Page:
There’s a new gasoline tax that drivers will see at fuel pumps starting Nov. 1, and state and local transportation officials already have big plans for catching up on much-needed road repairs in Fresno County and around the state.
A stretch of Highway 99 from downtown Fresno to a mile north of the San Joaquin River in Madera County is in line for $5.2 million to repair and resurface the freeway – one of the most visible components of work to be funded by SB 1, a bill that adds 12 cents per gallon to the price of a gallon of gasoline. SB 1, approved by the Legislature and signed by Gov. Jerry Brown earlier this year, also raises the tax on diesel fuel by 20 cents per gallon, and owners of electric cars will pay an additional $100 as part of their annual vehicle license fees beginning with the 2020 model year.
The new taxes are expected to provide about $54 billion – or a little more than $5 billion each year – over the next 10 years for road repairs on which Caltrans and local public works crews have fallen behind, including pavement resurfacing and pothole repairs on state highways and local roads, as well as backlogged maintenance on bridges and overpasses. Half of the money is going to Caltrans for state highway projects, and the other half is for cities and counties across the state to help catch up on their road work.
What drivers are going to see is smoother pavement. You’re not going to see the potholes we see now.
Laurie Berman, acting chief deputy director of Caltrans
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“What drivers are going to see is smoother pavement,” said Laurie Berman, acting chief deputy director of Caltrans. She joined other state and local officials for a news conference Tuesday along Highway 99 at Shaw Avenue. “You’re not going to see the potholes we see now.”
Marco Sanchez, manager for the State Highway Operations and Protection Program (SHOPP) at Caltrans’ District 6 office in Fresno, said Highway 99 represents the state route in greatest need of maintenance in Fresno County. “Thirty percent of the vehicles on it is truck traffic, so it takes a pounding,” he said.
The freeway work is scheduled to begin next summer and be finished in the winter of 2018. In Caltrans District 6, which includes Madera, Fresno, Kings, Tulare and Kern counties, nearly $422 million in road work is planned in 2017-18 on state highways 41, 46, 58, 63, 99, 168, 180, 198, Interstate 5 and others.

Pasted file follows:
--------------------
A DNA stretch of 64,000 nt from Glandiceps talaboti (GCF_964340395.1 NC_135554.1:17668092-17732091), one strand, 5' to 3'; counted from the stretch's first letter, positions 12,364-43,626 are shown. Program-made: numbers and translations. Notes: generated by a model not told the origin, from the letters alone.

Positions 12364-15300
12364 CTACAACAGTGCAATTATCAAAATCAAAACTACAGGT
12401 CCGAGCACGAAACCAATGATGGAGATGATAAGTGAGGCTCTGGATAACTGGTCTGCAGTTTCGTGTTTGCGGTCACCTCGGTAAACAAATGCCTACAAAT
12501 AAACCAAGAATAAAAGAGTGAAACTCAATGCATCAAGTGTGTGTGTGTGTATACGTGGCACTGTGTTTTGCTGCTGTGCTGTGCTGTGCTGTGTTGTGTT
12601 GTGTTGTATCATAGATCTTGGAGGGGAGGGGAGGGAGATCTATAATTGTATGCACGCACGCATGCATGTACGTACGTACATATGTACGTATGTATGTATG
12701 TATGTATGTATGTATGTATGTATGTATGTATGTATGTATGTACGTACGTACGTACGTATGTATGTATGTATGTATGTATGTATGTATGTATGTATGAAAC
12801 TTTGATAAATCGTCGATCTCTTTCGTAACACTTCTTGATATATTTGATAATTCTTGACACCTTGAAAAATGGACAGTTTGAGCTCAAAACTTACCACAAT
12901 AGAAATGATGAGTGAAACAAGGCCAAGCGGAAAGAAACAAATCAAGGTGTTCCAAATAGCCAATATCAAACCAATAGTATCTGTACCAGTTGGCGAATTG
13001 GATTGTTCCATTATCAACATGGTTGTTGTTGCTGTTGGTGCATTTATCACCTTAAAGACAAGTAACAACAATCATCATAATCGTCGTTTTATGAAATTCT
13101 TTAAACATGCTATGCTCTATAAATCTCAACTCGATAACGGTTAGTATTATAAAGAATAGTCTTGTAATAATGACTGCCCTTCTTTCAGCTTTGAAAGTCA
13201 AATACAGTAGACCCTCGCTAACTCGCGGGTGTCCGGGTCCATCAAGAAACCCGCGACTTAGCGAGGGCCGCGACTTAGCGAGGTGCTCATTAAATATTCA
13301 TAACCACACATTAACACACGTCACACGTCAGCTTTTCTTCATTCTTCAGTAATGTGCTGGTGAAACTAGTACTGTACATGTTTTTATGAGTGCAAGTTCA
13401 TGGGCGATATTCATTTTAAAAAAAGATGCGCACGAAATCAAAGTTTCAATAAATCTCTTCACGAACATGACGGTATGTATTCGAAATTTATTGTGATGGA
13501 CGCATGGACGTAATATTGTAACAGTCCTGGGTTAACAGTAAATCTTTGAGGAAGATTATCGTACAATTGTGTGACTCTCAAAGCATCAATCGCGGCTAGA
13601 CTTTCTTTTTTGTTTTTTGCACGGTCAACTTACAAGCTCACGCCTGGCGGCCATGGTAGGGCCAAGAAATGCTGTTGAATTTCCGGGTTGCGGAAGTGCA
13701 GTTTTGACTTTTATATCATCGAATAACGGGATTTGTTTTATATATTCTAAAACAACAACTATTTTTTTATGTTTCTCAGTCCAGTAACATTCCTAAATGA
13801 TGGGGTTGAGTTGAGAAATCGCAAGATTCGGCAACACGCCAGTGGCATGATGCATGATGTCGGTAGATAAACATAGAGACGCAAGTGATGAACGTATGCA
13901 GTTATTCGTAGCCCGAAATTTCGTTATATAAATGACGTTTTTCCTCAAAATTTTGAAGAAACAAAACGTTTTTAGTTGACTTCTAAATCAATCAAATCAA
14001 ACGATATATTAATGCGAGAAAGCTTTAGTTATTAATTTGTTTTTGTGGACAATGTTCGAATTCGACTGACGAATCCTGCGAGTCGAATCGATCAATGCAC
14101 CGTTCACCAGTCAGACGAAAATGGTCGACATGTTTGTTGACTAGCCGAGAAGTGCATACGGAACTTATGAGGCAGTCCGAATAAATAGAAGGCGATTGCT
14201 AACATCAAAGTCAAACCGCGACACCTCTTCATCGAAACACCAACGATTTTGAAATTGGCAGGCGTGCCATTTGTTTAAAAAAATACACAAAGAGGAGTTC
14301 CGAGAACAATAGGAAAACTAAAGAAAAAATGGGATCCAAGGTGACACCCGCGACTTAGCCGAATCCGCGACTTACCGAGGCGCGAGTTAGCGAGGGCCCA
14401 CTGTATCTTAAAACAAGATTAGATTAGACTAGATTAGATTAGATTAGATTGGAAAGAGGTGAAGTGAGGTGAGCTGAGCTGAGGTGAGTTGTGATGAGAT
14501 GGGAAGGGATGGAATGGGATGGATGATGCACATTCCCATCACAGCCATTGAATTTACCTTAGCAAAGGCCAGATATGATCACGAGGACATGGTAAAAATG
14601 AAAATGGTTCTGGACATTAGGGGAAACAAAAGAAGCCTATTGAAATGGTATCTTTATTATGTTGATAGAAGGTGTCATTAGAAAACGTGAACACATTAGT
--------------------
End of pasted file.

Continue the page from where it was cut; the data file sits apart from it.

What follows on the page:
City and county public works departments in the five counties are in line to get an extra $1.4 billion for repairs to local streets and roads over the next 10 years. Of that, $517 million is coming to Fresno County and its cities, including $148.6 million in the city of Fresno.
But for California and Valley drivers who have seen gasoline prices seesaw up and down in recent years, the taxes represent another bite from the pocketbook.
“Californians are fairly resilient and they’re used to paying some of the nation’s highest gas prices already,” said Patrick DeHaan, head of petroleum analysis for GasBuddy, an online fuel-price tracking firm.
The 12-cent increase on gasoline probably won’t affect most people yet because gas prices are generally low, DeHaan said. The state average for a gallon of gas Tuesday morning was $3.02, which is “a far cry from the $3.50 to $4 range that prices were from 2011 to 2014,” he added.
Truckers are more likely to feel a pinch with the excise tax in diesel increasing by 20 cents a gallon and the diesel sales tax going up 4 percent. Delivery companies may raise fuel surcharges, which could trickle down to retailers and cause the price of some goods to go up, DeHaan said.
5 fuel-saving tips
1. Compare gas stations. Prices have gotten lower, but the differences between local stations have increased. “If consumers aren’t getting smart, there’s a larger potential they will overspend more than they have to,” said Patrick DeHaan, Gasbuddy’s head of petroleum analyst.
2. Drive slower. Driving 62 mph vs. 75 mph will reduce fuel consumption by about 15 percent.
3. Turn air conditioning off. The air conditioner forces the car engine to work more increasing fuel use by about 20 percent.
4. Avoid idling or waits longer than a minute. Restarting the car uses less fuel than letting it idle.
5. Look for gas-savings programs. Shop at participating supermarkets, like Vons, and earn rewards that allow you to save up to 20 cents per gallon of gas at partner stations. Or sign up for Pay with Gasbuddy, a debit card program. Swipe the card at participating gas stations and save 15 cents per gallon on your first fill up and five cents on every gallon after.
Source: Patrick DeHaan and Gasbuddy